Connecticut Trust Forms - Ct Wills And Trusts

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Connecticut Trust FAQ Ct Special Needs Trust

What is a Trust? A Trust is an entity which owns assets for the benefit of a third person (beneficiary). A Living Trust is an effective way to provide lifetime and after-death property management and estate planning. When you set up a Living Trust, you are the Grantor; anyone you name within the Trust who will benefit from the assets in the Trust is a Beneficiary. In addition to being the Grantor, you can also serve as your own Trustee (Original Trustee). As the Original Trustee, you can transfer legal ownership of your property to the Trust. This can save your estate from estate taxes when you die. Just remember that it does not alleviate your current income tax obligations.

What is an Irrevocable Trust? A trust created during the maker's lifetime that does not allow the maker to change it. 

What is a Revocable Trust? A trust that can be amended and revoked, usually by the person who established the trust. This trust may become irrevocable and unamendable when the only person who can amend or revoke the trust dies or becomes incompetent.

What is a Living Trust? A living trust is a trust established during a person's lifetime in which a person's assets and property are placed within the trust, usually for the purpose of estate planning.  The trust then owns and manages the property held by the trust through a trustee for the benefit of named beneficiary, usually the creator of the trust (settlor).  The settlor, trustee and beneficiary may all be the same person. In this way, a person may set up a trust with his or her own assets and maintain complete control and management of the assets by acting as his or her own trustee.   Upon the death of the person who created the trust, the property of the trust does not go through probate proceedings, but rather passes according to provisions of the trust as set up by the creator of the trust. 

Tips for Preparing Connecticut Trust Forms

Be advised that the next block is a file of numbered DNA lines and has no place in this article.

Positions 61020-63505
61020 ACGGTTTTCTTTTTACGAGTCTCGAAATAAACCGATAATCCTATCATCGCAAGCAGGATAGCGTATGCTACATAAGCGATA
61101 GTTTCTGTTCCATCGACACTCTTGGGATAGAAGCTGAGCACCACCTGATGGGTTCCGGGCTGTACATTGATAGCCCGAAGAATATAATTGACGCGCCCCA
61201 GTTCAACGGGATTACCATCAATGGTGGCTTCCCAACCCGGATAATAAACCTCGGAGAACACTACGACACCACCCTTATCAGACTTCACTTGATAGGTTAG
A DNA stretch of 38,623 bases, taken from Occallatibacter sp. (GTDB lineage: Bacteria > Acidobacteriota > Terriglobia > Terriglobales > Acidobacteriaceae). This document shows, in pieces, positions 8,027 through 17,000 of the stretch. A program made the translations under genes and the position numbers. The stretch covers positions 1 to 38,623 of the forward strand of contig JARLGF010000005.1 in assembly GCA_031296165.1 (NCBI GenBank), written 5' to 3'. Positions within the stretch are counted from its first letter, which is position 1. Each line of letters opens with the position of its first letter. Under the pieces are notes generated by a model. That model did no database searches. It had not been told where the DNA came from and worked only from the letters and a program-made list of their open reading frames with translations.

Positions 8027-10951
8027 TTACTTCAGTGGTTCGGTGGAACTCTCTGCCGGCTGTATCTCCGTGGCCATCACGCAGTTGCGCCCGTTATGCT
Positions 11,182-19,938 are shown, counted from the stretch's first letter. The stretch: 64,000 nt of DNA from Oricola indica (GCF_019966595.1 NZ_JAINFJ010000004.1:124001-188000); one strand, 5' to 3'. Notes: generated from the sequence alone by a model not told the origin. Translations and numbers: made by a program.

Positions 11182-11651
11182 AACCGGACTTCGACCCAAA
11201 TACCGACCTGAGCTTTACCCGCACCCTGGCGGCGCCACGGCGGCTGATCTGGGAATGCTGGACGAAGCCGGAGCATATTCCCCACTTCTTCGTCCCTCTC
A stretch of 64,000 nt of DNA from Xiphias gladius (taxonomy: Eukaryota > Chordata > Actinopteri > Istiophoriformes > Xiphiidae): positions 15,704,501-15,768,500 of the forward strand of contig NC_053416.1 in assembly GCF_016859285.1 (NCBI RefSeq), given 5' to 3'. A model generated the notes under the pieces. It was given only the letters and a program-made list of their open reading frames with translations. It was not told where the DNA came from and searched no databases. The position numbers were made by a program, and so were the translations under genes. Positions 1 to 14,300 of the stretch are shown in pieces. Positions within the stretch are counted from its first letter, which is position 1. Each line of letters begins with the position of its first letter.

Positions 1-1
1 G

Legal terminology is extremely complicated and puzzling. To understand the ins and outs, you need to pick up a big thesaurus, devote hours reading online, or consult a lawyer. If you are preparing Connecticut Trust Forms, the simple descriptions listed below will come in handy and help you save time and energy.

  1. A grantor is you or the individual who creates Connecticut Trust Forms. This position can be known as the trustor. Simply speaking, this person dictates on what conditions they pass their assets.
  2. A corpus of a document is assets that a grantor moves with an irrevocable or revocable trust. Utilizing Connecticut Trust Forms, you are able to give property, private property like a motorcycle, jewelry, boats, bonds and stocks, and items without having a title such as a stamp collection.
  3. A trustee is an individual who manages the assets. You can be a trustee if you want and keep your deals in order. Nevertheless, you need to put in a successor trustee to trust files who can dispose of your property in case of your incapacity or death.
  4. According to the terms of the trust contract, beneficiaries are people who receive all of the belongings that the grantor provided. Typically, the beneficiaries are the children or relatives of the trustor, but this is not necessary.